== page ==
Outbreak detection:combinatorial tests for small samples
DESCRIPTION (provided by applicant): In delimited populations, such as nursing homes, day care centers, prisons, hospitals, and cruise ships, serious outbreaks of illness generally produce small absolute numbers of disease incidence. Moreover, these groups
are often more susceptible to disease than the general population (e.g. Garibaldi et al. 1981, Nimri 1994, March et al. 2000). Additionally, they can have broad effect on the general population, acting as disease reservoirs and leading to increased overal
l incidence. However, these limited populations cannot be monitored effectively using traditional statistical techniques due to the sparseness of observed incidence, even under epidemic scenarios. The temporal progression of outbreaks and the social-contac
t mediated dynamics within these smaller groups instead lend themselves directly to exact combinatorial methods. This project will formulate computational algorithms and develop convenient software that implements ten exact combinatorial statistical tests
for real-time use by front-line and drop-in surveillance programs focusing on limited or fixed small populations. These tests include: (1) maximum number of cases, (2) linear discrete scan, (3) the visitors test, (4) range-scan, (5) longest run of empty ce
lls, (6) empty cells, (7) variant max test, (8) extreme values, (9) binomial maximum, and (10) hypergeometric maximum. These tests will be formulated in terms of space-time units, in the sense of the Ederers-Myers-Mantel test, allowing generalizations that
account for changes in population over time and across space, while maintaining exactness of the p-values. Although limited tables for a few of these tests have been published, no general algorithms have heretofore been described for any of these methods.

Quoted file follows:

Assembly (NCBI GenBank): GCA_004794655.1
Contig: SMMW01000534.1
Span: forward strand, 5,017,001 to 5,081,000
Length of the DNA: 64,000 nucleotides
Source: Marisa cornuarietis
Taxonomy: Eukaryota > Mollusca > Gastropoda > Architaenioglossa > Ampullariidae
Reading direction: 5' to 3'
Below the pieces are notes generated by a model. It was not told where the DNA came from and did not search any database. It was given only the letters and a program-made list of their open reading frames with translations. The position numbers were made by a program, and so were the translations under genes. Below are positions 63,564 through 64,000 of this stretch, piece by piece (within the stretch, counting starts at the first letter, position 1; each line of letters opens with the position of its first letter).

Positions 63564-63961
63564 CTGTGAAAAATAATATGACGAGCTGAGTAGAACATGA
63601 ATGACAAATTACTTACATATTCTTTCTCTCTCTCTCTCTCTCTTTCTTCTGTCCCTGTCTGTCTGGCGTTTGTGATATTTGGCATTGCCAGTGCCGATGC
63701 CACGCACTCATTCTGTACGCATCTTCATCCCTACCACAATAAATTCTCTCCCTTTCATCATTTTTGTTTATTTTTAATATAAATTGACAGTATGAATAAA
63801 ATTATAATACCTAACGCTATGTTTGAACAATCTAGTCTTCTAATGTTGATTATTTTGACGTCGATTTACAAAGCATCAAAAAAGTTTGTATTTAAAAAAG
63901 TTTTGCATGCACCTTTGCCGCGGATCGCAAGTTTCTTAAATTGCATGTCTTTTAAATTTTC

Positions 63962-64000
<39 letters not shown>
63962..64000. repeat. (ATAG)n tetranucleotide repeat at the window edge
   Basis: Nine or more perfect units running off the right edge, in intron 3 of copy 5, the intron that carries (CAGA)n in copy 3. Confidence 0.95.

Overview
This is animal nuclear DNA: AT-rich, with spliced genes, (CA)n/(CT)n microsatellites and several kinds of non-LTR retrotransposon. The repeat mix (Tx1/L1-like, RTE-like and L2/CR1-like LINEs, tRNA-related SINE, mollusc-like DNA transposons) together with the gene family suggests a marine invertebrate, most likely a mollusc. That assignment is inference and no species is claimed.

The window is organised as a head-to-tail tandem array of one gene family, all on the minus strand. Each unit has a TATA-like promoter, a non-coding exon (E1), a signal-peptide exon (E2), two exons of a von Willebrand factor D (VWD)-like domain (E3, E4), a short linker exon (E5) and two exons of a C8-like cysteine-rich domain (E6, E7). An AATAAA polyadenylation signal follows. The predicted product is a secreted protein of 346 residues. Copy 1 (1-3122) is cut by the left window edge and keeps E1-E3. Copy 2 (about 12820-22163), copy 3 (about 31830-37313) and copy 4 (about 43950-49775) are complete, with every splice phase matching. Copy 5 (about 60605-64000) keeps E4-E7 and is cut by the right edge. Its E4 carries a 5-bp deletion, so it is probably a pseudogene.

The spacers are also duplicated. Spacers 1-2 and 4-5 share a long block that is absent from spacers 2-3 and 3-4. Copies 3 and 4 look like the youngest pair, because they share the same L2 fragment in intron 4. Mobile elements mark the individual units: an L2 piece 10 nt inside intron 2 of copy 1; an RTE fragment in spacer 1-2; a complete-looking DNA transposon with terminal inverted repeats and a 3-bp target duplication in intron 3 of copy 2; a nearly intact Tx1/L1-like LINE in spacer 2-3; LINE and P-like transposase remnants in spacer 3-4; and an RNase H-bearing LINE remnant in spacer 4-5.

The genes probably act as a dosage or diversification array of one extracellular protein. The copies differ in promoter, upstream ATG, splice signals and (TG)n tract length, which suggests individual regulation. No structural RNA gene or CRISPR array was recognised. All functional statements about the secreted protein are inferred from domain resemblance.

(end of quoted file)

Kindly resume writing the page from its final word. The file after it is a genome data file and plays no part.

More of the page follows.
During the Phase I project, feasibility was demonstrated by formulating computational algorithms for four of the ten tests, implementing them in software, and preliminarily studying their sensitivity and power for detecting outbreaks in real and simulated
data. The performance of the new algorithms was compared to the results of applying a standard statistical technique that assumes large sample size. In Phase II, computational algorithms will be developed for the remaining exact statistics and all will be
implemented in a user-friendly software package. The software will be modular in design, allowing for the incorporation of new methods as they are developed. More comprehensive sensitivity, specificity and time-to-detection analyses will be conducted usin
g Monte Carlo methods to generate outbreak scenarios with alternate clustering mechanisms. The results will lead to guidance regarding which methods are best for detecting particular types of outbreaks. PUBLIC HEALTH RELEVANCE: This project will develop ex
act statistical methods and software for use by public health professionals to detect clusters of disease in temporal incidence data. Unlike traditional cluster detection methods, these exact methods are reliable when sample sizes are very small, or when b
ackground incidence rates are very low. They should therefore be useful in monitoring disease outbreaks, or other non-random patterns of events of health concern, amid sparse data associated with institutional settings such as nursing homes, schools, hospi
tals, prisons, cruise ships, or particular high-risk behavior groups.
Small Business Information at Submission:
Business Contact:Lev Ginxburg
APPLIED BIOMATHEMATICS, INC.
100 NORTH COUNTRY RD. SETAUKET, NY 11733
Number of Employees: